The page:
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Storm watcher

By Philip Hunt

Tales of the hunts

Clouds gathering and rising at the Blue Wall are a common sight during summer evenings. Afternoon rain showers offer a bit of respite from the summer heat. As the storm passes, the mist rises from the fields, fireflies dance in the twilight.

I come from a long line of “storm watchers”. In fact, going inside when it thunders seems odd to me.

Just recently we were having a cookout at a friend’s house. As we were congregating on the porch, the winds increased as the temperature decreased. A summer storm was upon us. Our host assumed we would want to go inside. I wondered why you would want to leave as the show was about to start.

Storm watchers start to get comfortable as the first rumble of thunder rolls through the house. With every flash of lightning, I’ll start to count until I hear the corresponding thunder. Since light travels faster than sound, you can gauge how close the lightning strike occurred. I don’t know the exact correlation, but I do know that if the lightning flashes at the same time it thunders, it is close.

Another hint that the lightning is close is when you hear a pop before the boom of thunder. Obviously, don’t hang on to any metal rods. When a storm is this close you shouldn’t inspect a flagpole.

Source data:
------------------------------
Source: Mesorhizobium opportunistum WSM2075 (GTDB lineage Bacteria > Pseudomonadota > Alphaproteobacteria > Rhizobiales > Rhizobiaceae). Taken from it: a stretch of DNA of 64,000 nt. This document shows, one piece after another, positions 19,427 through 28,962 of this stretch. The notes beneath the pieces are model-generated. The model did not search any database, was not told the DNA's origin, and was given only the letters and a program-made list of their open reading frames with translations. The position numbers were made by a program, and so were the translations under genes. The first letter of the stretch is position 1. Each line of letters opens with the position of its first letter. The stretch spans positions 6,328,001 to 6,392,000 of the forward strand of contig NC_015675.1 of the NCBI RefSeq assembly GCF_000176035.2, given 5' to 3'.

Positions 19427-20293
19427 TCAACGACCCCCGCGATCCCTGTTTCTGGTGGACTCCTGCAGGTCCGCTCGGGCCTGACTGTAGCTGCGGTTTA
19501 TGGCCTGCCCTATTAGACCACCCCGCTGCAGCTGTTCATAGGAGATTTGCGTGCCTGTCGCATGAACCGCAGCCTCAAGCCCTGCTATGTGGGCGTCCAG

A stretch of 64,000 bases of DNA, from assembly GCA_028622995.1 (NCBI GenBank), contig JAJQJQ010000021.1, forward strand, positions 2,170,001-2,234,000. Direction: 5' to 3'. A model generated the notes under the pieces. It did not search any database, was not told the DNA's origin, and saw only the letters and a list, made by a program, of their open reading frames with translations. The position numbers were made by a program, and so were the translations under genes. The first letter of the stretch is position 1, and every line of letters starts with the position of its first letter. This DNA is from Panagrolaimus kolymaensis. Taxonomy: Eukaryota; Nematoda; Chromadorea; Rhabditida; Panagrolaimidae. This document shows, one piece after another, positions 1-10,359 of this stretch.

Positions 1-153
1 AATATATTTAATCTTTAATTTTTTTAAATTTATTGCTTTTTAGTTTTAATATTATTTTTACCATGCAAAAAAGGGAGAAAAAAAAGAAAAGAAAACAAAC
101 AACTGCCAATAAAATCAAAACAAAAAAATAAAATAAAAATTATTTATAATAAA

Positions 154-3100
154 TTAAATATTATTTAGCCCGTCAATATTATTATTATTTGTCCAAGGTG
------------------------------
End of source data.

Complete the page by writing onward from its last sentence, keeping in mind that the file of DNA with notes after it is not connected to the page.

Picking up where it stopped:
Another pole to avoid is a fishing pole. One summer evening a few years ago, I was caught in a storm while fishing a local river. Before I could make it back to the truck, lighting was cracking all around me. I proceeded to throw my fishing rod and hide under a dirt bank.

A fly-fishing mentor of mine would talk about dodging lighting storms out west. The large valleys made by the great trout rivers are immense stages for thunderstorms to perform. He tried to explain to me that you could feel the impending lightning strike in the metal guides on a fly rod. He may be able to feel them, but I would have dropped my fly rod at the first flash of lightning.

I came to realize there are two types of storm watchers: recreational and extreme. Just as some kayakers will hurl themselves over waterfalls for pleasure, there are others that will get as much satisfaction as paddling on a lake. Neither option is as safe as staying on the shore, but a sense of adventure calls them to the water.

While the safest place in a storm is an interior, ground floor room with no windows, there are some that push the envelope by getting closer to the elements. The recreational storm watchers enjoy a nice porch with an easy escape plan. The extreme storm watcher always seems to be in the worst place at the worst time. They also tend to have the best stories.

Whether you dread thunderstorms from your basement, or relish them on the porch, they are a great reminder of the power and unique ability of nature to overpower modern luxury. Winds cause havoc and rains flood. In a split second, a lightning bolt can lay waste to the most advanced computer. The price of admission for this wonderful show is a rocking chair, a porch and a sense of adventure.